Reynolds spent more than five years developing Vuse and considered acquisitions to enter the category, Cordisco said in an interview. With most electronic cigarettes made in China, Reynolds decided it could develop a “game changer” in its hometown of Winston-Salem, North Carolina, by using a microprocessor to deliver puffs of nicotine consistently, Cordisco said. She declined to disclose spending on the product.
Consumers interested in e-cigs “aren’t looking for celebrity endorsements; they’re looking for a product that works,” said Cordisco, 36, who previously worked on new varieties and packaging for Camel, Reynolds’ top-selling brand, in her eight years at the company.
Reynolds is taking precautions with Vuse, planning to run the TV commercial late at night and other times when adults make up at least 85 percent of the viewership, Cordisco said. She wouldn’t disclose time slots and shows, saying arrangements are still being negotiated.
Health advocates say e-cigs lure young people to take up a habit that may lead to smoking.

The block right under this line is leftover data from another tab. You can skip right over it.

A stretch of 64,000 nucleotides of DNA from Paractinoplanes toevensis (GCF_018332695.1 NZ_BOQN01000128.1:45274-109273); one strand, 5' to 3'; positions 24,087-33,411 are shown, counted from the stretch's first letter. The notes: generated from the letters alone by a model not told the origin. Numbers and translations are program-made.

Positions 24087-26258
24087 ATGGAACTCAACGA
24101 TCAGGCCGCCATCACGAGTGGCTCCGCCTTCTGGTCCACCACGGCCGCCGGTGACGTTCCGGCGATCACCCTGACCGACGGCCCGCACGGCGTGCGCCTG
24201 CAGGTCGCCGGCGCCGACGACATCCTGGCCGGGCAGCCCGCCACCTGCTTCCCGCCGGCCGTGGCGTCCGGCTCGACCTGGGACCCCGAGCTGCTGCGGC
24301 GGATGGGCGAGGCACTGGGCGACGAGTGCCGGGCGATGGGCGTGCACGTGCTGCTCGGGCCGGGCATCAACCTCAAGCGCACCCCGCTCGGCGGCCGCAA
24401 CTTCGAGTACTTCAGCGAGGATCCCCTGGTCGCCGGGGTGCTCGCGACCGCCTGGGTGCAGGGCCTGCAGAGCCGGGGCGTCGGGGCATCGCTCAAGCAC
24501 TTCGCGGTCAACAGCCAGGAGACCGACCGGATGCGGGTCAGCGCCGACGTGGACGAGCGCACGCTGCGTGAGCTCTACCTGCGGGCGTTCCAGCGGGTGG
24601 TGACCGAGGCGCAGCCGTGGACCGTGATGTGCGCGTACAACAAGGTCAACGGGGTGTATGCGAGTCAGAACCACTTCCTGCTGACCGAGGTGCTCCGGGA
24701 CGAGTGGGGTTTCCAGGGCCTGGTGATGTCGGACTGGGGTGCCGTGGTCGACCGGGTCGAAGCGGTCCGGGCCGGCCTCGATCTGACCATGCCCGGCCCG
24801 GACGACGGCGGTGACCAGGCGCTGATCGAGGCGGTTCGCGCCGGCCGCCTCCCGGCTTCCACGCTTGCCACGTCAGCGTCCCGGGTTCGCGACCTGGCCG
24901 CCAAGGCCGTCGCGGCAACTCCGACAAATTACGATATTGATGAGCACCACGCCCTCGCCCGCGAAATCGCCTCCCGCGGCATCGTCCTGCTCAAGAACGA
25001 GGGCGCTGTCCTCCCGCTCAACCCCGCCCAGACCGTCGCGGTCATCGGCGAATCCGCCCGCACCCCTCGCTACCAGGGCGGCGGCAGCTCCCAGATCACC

“We are seeing an explosion of advertising because the cigarette companies think these products have enormous market potential,” Myers said. “They have the potential to undo decades of work to deglamorize smoking with teenagers.”
Commercials for blu eCigs, which controls about 40 percent of the U.S. market for electronic cigarettes, uses actor Stephen Dorff and Jenny McCarthy, a new co-anchor of ABC’s “The View,” to endorse the product.
“When it comes to smoking, smelling like an ashtray is not the ideal aphrodisiac,” McCarthy, a former Playboy Playmate of the Year, says in a video on blu eCig’s website. “There is nothing sexy about going outside in the rain or freezing your butt off just to take a puff.”
Jason Healy, blu eCig’s founder, defends the commercials.
“Our advertising is very different to what tobacco used to be,” he said in a telephone interview. “Cigarette advertising was always fictitious. There is no such person as the Marlboro man. There is no such thing as Joe Camel. Blu is about someone who happens to be famous telling their story.”